Hard to say which is more difficult—being patient or being quiet. Elizabeth spent a lifetime waiting, hoping, praying for a son. Month after month, year after year, the only thing that grew inside her was more patience.
When the happy day came and her prayers were answered, she kept the news of her pregnancy to herself, not shouting it from the hilltops, not even venturing past her door for five long months of quiet seclusion.
Elizabeth surely had “the unfading beauty of a gentle and quiet spirit, which is of great worth in God’s sight” (1 Peter 3:4). If, like me, your tendency is to be impatient and anything but quiet, let’s see what we might learn from our first-century sister.
And do take a look at Elizabeth’s very own Pinterest board in beautiful burgundy—always a flattering color on a mature woman.
Read Chapter Two: Let All Mortal Flesh Keep Silence
Read Luke 1:19–25
Elizabeth fell silent by her own choice. Zechariah fell silent by God’s choice. When her husband heard the good news spoken by the angel Gabriel and voiced his doubts, those were the last words Zechariah said for many months.
“And now you will be silent and not able to speak until the day this happens” (Luke 1:20), Gabriel told him. Many commentators believe Zechariah not only couldn’t speak, he also couldn’t hear, since the Greek word kophos is also translated “deaf,” and later his friends spoke to him with their hands (Luke 1:62).
So. No sound, no speech.
Punishment for his sin of unbelief? No. This was the proof Zechariah had asked for. His advanced age and Elizabeth’s barren womb were no match for God’s power. The same God who took away his voice could assuredly give him a son.
Listen, beloved: God is not limited by our faith, nor hampered by the lack of it. Even if we don’t believe the promises written in God’s Word, they will still “come true at their appointed time” (Luke 1:20).
That’s what God was communicating to Zechariah back then, and to us right now.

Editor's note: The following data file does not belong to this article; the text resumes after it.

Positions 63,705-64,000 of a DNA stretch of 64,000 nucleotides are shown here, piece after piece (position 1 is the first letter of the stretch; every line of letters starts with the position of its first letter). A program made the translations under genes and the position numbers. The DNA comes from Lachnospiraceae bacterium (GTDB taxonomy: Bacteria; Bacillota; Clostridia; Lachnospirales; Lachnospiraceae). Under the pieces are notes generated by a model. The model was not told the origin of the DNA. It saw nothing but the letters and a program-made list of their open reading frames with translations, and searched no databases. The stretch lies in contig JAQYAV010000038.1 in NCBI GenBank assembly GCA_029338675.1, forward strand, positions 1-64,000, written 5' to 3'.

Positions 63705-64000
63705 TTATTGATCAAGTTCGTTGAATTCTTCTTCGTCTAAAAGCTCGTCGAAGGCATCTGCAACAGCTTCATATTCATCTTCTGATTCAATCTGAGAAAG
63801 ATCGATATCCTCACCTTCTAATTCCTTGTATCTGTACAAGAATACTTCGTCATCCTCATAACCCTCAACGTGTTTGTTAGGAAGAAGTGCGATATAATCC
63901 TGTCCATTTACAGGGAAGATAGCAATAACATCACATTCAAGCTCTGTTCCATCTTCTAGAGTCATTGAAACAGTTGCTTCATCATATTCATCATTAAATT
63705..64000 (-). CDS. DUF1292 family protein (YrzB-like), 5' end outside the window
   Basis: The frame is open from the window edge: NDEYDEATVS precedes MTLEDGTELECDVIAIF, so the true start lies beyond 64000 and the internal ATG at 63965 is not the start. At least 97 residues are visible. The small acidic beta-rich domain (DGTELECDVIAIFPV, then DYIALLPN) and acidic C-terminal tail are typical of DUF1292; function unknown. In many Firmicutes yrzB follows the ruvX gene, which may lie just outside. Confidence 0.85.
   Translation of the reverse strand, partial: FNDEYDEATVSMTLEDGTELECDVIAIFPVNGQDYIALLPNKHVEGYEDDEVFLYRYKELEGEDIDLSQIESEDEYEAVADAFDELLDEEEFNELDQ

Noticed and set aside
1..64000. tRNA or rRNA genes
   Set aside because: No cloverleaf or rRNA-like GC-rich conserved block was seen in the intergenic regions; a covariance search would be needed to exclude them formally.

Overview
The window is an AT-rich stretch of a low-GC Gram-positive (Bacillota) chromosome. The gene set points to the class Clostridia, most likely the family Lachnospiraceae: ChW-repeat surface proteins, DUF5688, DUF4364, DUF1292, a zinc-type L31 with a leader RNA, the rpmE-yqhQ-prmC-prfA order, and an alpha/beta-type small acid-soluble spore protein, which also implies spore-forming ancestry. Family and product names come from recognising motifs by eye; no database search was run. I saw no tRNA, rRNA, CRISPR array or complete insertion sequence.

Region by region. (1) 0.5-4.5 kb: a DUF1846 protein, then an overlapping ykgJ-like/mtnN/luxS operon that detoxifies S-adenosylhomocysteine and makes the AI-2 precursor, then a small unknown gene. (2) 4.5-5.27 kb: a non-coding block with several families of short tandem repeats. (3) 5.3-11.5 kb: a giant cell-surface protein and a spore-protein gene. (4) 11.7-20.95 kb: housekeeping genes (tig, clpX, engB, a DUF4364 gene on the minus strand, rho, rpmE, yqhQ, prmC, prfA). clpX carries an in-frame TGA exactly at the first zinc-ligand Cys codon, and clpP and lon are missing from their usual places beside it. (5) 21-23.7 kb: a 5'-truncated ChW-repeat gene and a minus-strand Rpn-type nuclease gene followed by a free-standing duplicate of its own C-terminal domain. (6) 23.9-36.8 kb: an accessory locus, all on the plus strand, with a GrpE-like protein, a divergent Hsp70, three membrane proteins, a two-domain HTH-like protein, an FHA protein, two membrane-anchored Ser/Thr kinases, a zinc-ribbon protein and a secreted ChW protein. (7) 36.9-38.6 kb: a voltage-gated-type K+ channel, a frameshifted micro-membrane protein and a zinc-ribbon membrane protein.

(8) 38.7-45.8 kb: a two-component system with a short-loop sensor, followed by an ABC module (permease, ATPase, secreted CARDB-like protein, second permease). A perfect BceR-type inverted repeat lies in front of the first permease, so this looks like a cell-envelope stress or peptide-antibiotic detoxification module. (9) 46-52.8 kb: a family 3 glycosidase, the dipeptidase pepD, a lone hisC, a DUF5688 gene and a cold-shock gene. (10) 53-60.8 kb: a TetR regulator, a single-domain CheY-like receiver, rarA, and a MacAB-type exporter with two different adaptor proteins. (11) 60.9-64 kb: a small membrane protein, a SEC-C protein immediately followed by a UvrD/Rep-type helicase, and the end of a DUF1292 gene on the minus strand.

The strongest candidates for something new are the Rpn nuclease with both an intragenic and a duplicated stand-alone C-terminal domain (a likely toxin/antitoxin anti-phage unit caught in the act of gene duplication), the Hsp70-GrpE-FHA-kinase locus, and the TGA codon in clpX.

You are not in charge. I am.
When Zechariah came out of the temple and into the waiting throng, “he could not speak to them” (Luke 1:22). They knew at once this wasn’t a throat problem. Their priest had clearly experienced a holy encounter in the temple and seen “something special from God” (NLV).
Zechariah would never be the same. Elizabeth was changed as well. When we come face to face with our Creator, he makes a dramatic difference in what we think, what we say (or don’t say), and what we do.
“After this his wife Elizabeth became pregnant” (Luke 1:24). A matter-of-fact miracle. No bells and whistles, no fanfare. In the silence of their bedroom, in the stillness of the night, a child was conceived by the grace and mercy of God.
Rather than tearing around their village of Ein Kerem, telling everyone their happy news, Elizabeth stayed home, “and for five months remained in seclusion” (Luke 1:24). Once again, our woman of Christmas was patient, quiet. Perhaps waiting for the quickening, that first noticeable movement in the womb.
A tiny flutter, yet a seismic shift for a mother-to-be.
My child is real. My child is alive.
When Elizabeth emerged from her self-imposed silence, she did so glorifying God: “The Lord has done this for me” (Luke 1:25). These are the words I want written across the pages of my life: “How kind the Lord is!” (NLT).
Elizabeth knew it wasn’t her righteousness that caused her womb to be filled.
It was God’s righteousness, God’s goodness, God’s kindness, God’s love.
Her words demonstrate Elizabeth’s maturity far more any wrinkles or age spots might show us. “Look what the Lord has done for me!” (ERV). Even the naysayers of the neighborhood couldn’t argue with her baby bump. “This is the Lord’s doing” (CEB), she told them.